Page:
Lambda CPU: CM “Control Memory” board
The Motorola 68010-based UNIX CPU Board, for when you want to contaminate the beauty of your Lisp Machine with UNIX.

The “CPU” board in slot 11 contains a Motorola 68010 processor and allowed the Lambda to run UNIX alongside Lisp. This configuration, with two CPUs and the 68010 UNIX board, was referred to as the 2×2/PLUS. (See the exciting product announcement here!)

The VCMEM boards each drive a single high-resolution terminal — a black and white monitor into which a keyboard and mouse plug in, connected to the Lambda by a very long cable. (The terminals typically lived far away from the Lambda itself since no one would want to work very close to a machine this loud.) I got two consoles with the machine, but only one keyboard and mouse, alas.

VCMEM board — framebuffer memory and display, keyboard, and mouse controller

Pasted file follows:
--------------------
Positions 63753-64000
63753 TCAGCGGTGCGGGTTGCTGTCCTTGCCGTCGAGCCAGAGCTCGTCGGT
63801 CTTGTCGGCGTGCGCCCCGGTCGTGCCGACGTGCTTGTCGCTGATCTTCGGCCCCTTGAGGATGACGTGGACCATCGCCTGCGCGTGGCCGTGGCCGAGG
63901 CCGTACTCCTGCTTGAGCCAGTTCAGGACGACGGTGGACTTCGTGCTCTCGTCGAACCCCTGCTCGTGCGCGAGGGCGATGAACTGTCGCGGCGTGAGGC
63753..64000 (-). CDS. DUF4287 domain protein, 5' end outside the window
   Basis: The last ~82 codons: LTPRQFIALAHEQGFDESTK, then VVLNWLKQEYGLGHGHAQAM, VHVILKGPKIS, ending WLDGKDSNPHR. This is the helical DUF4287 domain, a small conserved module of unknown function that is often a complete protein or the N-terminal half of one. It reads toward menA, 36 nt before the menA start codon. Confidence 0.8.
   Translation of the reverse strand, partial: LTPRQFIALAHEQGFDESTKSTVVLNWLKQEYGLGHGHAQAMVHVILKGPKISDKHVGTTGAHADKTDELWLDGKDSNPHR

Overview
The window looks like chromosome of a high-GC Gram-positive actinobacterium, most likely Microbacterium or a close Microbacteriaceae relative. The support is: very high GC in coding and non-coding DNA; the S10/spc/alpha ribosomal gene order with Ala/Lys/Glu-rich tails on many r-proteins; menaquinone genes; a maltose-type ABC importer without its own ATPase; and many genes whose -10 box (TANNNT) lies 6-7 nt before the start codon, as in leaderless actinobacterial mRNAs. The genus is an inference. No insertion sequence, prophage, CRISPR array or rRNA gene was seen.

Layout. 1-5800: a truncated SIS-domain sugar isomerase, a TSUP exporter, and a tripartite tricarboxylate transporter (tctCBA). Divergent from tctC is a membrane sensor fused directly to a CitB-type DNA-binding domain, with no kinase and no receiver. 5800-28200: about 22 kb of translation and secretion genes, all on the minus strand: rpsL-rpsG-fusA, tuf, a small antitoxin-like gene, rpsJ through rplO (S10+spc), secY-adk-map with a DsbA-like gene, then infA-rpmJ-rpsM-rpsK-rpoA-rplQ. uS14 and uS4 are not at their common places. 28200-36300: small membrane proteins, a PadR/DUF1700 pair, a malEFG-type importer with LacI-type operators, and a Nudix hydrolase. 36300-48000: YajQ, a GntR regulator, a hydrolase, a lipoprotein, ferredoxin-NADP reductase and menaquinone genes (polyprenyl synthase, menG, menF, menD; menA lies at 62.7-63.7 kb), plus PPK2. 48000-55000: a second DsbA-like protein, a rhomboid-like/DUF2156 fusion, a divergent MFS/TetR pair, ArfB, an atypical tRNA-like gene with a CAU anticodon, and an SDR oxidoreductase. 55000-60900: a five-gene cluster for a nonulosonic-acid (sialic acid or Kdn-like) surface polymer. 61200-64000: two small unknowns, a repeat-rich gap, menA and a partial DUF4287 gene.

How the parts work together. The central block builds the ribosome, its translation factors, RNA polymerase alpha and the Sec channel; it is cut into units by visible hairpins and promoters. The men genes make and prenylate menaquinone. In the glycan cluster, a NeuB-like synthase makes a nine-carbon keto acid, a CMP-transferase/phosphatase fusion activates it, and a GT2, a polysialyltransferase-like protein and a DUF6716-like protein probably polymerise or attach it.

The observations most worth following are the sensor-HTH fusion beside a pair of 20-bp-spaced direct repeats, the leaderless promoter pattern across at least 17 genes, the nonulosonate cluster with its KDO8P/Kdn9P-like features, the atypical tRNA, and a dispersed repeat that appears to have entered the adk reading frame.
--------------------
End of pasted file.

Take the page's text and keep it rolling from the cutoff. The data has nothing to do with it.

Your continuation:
16MB of memory

The memory boards provide memory for the Lisp processors to use. Each processor can address up to 16MB of memory.

System Diagnostic Unit

The SDU sits in the middle of the cardcage and acts as a middle-man, so to speak: it negotiates communication between the NuBus boards on its right from the Multibus boards on its left. Additionally, it is responsible for booting the system and can be used to run diagnostics, to format drives, and to reinstall the operating system from tape. It is based around the Intel 8088 CPU.

Multibus Interphase SMD 2181 Drive Controller, in carrier.

The Multibus controllers sit in special carriers that adapt the boards to the form-factor that the Lambda’s card cage uses. The disk, tape, and ethernet controllers were off-the-shelf parts made by other manfacturers: 3Com for the Ethernet controller, Ciprico for the Tape controller, and Interphase for the Disk controller.

From the looks of things, everything is in the right slot, except for that TI Memory board in slot 20. That’s a Multibus slot and the Lisp memory boards won’t work there at all (and in fact could end up getting damaged if installed there when power is applied). Someone likely put it there to keep the board safe while in storage or in transit. I removed that board and put it in a static-proof bag for safekeeping.